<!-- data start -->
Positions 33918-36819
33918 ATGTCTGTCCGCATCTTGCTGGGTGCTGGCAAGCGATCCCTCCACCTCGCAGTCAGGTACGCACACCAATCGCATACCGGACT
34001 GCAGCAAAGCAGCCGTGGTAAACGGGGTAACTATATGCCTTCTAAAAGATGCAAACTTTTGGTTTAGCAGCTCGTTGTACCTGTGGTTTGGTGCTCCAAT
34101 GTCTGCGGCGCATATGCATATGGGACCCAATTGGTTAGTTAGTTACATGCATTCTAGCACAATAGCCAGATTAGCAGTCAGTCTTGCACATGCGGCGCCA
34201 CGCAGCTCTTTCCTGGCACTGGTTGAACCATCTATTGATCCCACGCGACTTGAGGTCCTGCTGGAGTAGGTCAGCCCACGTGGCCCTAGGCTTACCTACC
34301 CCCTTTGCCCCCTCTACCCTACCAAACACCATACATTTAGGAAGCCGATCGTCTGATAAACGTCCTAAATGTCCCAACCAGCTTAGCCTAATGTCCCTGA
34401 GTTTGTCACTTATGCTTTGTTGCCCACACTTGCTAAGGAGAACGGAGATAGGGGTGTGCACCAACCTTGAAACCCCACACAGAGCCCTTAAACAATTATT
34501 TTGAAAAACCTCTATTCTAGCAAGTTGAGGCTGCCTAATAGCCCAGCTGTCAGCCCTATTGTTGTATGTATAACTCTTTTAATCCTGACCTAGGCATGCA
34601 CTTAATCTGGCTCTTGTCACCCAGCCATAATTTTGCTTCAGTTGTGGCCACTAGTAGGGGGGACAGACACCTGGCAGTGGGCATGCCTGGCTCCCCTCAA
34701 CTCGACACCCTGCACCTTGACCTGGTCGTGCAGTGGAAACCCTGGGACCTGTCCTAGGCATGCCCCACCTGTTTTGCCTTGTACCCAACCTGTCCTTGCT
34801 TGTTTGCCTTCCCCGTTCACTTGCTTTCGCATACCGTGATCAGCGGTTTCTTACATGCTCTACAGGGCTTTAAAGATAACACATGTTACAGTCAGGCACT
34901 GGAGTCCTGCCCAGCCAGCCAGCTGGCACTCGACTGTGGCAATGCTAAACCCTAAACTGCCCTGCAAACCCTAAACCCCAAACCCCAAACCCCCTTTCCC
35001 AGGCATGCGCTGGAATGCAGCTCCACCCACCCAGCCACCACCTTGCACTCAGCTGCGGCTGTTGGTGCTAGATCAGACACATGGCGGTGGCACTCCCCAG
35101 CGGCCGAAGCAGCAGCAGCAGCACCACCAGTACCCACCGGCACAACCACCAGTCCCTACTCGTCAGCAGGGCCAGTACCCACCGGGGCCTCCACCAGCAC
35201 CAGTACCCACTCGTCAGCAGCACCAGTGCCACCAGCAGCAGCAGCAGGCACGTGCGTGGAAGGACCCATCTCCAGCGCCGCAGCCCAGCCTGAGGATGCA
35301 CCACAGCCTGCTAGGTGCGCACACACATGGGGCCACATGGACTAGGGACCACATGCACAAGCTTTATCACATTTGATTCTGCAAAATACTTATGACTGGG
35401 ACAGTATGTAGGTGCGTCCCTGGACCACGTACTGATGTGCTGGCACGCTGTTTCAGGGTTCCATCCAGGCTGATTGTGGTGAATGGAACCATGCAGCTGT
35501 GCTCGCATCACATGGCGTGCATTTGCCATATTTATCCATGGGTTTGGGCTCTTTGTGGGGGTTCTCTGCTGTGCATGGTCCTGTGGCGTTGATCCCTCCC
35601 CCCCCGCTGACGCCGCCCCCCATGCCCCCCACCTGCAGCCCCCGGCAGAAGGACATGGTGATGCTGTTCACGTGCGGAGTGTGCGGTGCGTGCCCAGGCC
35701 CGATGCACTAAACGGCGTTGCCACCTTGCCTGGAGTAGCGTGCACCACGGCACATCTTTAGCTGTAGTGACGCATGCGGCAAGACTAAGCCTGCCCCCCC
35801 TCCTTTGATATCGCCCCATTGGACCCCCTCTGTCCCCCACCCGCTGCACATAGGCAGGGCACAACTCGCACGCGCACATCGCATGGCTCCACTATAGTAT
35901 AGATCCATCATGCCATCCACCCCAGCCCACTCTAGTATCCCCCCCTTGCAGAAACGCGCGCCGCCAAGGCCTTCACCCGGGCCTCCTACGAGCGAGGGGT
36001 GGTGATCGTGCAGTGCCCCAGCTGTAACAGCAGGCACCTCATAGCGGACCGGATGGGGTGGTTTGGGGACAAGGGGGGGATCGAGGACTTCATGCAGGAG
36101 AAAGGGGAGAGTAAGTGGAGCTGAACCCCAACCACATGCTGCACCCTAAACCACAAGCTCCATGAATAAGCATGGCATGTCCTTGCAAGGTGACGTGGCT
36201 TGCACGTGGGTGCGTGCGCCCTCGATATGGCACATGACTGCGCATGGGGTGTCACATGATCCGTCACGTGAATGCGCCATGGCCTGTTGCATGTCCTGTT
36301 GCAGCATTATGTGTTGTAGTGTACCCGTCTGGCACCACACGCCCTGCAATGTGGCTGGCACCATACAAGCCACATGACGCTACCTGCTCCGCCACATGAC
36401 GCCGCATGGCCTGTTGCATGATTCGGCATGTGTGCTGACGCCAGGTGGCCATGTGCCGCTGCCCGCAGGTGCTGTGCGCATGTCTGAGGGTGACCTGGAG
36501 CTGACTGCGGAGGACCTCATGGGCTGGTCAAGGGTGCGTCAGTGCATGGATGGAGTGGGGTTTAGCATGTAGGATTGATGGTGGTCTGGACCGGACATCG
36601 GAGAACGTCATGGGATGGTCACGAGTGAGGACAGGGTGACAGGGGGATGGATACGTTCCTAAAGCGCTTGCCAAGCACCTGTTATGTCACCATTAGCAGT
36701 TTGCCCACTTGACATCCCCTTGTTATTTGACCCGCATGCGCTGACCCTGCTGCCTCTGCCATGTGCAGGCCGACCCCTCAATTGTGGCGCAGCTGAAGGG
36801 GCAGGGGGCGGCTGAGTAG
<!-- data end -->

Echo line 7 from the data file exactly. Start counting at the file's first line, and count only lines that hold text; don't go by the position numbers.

34401 GTTTGTCACTTATGCTTTGTTGCCCACACTTGCTAAGGAGAACGGAGATAGGGGTGTGCACCAACCTTGAAACCCCACACAGAGCCCTTAAACAATTATT